World Steelband Music Festival 
A Success

Khalick J. Hewitt


Liam Teague performing with Skiffle Bunch - photo R. Pope

On Father’s Day, June 19, 2005 New York was treated to a musical extravaganza at Madison Square Garden. The 2005 World Steelband Music Festival was held at the Garden with 7 Steelbands that came to participate in the Finals of the competition. New Yorkers got their money's worth. All the bands did well but three steelbands stood out. First was Skiffle Bunch. They chose an original composition by Len "Boogsie" Sharpe [entitled] “Echoes of War” as their tune of choice and I want to say that it was a masterpiece. The test piece for all the orchestras was Kitchener’s “Pan in A Minor.”  For the tune of choice Liam Teague was Skiffle Bunch’s arranger.  He too did a masterful job.  Also, he played in the orchestra.  I want to extend a compliment to the conductor for Skiffle Bunch’s tune of choice. I don’t believe that the conductor’s name was announced.  Anyhow he did a wonderful job of conducting Boogsie’s piece.  He expressed passion and theatrics as he guided the orchestra through the trials and tribulations of war.  He stood out because he was not stiff as some of the other conductors who should move away from the European mold of how one conducts an orchestra.  In my mind he was a Trinidadian conductor and expressed all the Trinidad emotions.  He was amazing.  His last act was to bolt from the stage through the audience to the back of the theatre as the orchestra ended it's piece. A fitting exit from the echoes of war.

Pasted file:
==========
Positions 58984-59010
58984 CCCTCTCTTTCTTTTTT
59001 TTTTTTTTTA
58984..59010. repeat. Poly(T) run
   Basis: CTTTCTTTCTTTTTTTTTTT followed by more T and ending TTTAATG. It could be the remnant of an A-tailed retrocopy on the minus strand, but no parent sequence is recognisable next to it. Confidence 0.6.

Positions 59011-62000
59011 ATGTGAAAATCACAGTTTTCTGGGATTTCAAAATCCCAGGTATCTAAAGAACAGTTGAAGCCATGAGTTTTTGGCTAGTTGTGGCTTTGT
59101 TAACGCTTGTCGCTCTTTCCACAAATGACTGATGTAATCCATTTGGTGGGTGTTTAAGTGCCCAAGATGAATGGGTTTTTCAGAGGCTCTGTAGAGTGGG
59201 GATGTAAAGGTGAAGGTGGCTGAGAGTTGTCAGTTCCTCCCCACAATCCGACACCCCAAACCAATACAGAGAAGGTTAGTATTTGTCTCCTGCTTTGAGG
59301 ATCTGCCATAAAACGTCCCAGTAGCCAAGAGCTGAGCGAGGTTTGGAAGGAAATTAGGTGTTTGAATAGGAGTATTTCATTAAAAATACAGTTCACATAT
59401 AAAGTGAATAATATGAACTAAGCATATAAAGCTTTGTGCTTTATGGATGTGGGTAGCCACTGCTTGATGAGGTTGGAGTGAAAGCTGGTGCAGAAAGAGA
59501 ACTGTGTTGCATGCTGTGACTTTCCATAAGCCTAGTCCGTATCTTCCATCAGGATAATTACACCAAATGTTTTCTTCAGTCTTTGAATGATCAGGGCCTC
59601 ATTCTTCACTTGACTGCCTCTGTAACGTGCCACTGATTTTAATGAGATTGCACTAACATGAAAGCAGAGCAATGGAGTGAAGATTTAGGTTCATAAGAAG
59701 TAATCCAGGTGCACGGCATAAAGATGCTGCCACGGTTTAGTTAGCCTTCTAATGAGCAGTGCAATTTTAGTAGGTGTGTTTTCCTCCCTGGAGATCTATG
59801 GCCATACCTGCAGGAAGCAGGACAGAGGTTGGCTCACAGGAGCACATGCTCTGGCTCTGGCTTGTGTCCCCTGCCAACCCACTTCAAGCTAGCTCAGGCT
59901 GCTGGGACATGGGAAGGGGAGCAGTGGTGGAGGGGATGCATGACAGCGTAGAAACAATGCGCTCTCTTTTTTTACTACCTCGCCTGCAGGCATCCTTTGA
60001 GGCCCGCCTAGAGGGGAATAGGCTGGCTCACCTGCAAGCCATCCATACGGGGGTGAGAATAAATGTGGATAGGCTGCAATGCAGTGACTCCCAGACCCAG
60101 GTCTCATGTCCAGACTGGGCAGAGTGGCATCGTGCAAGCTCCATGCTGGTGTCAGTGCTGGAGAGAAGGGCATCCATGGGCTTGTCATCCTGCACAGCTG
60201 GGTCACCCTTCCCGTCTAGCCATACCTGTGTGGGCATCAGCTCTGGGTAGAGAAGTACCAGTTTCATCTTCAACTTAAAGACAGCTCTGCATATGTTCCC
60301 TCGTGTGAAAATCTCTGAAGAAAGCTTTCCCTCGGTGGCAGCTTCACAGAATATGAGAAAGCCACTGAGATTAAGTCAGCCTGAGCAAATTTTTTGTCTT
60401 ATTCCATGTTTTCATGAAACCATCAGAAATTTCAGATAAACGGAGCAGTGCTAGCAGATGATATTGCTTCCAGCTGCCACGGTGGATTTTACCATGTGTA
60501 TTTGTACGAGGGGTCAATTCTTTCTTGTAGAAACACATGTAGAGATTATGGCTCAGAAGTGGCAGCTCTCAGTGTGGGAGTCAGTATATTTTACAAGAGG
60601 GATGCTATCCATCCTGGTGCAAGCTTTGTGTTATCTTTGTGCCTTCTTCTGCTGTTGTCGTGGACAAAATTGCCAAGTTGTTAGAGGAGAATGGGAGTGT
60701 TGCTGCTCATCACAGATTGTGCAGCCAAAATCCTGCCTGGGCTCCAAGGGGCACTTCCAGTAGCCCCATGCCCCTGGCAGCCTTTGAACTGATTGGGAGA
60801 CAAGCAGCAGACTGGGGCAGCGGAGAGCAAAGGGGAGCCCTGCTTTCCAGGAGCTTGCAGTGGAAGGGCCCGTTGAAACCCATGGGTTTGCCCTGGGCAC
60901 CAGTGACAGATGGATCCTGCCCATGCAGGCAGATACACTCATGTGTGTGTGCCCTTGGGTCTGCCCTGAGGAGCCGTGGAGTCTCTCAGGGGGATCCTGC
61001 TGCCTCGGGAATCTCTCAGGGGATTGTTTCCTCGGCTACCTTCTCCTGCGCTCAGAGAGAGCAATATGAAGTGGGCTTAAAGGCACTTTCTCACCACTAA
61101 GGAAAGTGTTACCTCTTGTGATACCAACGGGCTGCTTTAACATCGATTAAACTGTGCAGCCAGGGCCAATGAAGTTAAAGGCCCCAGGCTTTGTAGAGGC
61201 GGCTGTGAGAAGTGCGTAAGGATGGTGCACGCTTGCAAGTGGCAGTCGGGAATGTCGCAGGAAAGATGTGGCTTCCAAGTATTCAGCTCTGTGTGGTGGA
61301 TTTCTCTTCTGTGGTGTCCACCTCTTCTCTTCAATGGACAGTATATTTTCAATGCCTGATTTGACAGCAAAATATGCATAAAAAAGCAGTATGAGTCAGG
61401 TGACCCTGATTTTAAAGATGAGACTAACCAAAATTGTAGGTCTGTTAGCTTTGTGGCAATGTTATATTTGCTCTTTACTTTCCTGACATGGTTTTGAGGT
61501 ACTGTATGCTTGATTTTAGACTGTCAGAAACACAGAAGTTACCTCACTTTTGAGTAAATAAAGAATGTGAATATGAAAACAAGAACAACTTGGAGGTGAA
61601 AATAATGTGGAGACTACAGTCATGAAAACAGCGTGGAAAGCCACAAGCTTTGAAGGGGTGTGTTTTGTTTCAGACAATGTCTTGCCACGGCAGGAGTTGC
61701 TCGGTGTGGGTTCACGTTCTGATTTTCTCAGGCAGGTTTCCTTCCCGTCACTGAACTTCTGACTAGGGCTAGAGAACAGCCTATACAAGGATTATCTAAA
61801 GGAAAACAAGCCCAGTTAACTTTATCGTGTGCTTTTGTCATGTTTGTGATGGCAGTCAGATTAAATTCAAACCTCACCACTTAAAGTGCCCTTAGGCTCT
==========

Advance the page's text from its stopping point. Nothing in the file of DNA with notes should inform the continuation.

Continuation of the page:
Sound Specialists of Laventille -- photo R. Pope

The next band that amazed me was Sound Specialists of Laventille. They chose another original composition by a Trinidadian Cary Codrington. Mr. Codrington portrayed in the piece the journey of the enslaved Africans from Africa to the Caribbean. His piece was called “From Kumasi To La Trinidad.”  The piece opened with two drummers. One in front of the band and the other situated afar from the band. First, the drummer in front of the band made a call.  Then the other drummer responded. That went on for a few minutes.  Then the orchestra picked up the journey as the enslaved Africans were put on European ships and brought to the New World to begin their life of misery and travail.  As the orchestra played the panists expressed sorrow and joy. You heard cries and moans as they displayed the agony of slavery.  Finally, the enslaved Africans were in Trinidad.  It was at that point Mr. Codrington outdid himself as some members from the band imitated the birth of the steelband. They beat the drums as they attempted to tune the pans in order to create the steelpan.  Suddenly one of the panists stood in front of the band with an iron.  He beat the iron and the tempo of the orchestra erupted as a carnival atmosphere evolved. The audience loved every moment of the dramatization. It was indeed a spectacle to behold as the steelband was born.

CASYM Steel Orchestra -- photo R. Pope

Exodus was the other band that impressed me. They played a European composition, Rossini’s “Semiramide.”  Their rendition of the test piece and their tune of choice were good enough for the judges as they were declared the winners of the competition.  The other bands played well.  Grenada’s New Dimension Steel Orchestra played Von Suppe’s “Poet and Peasant.”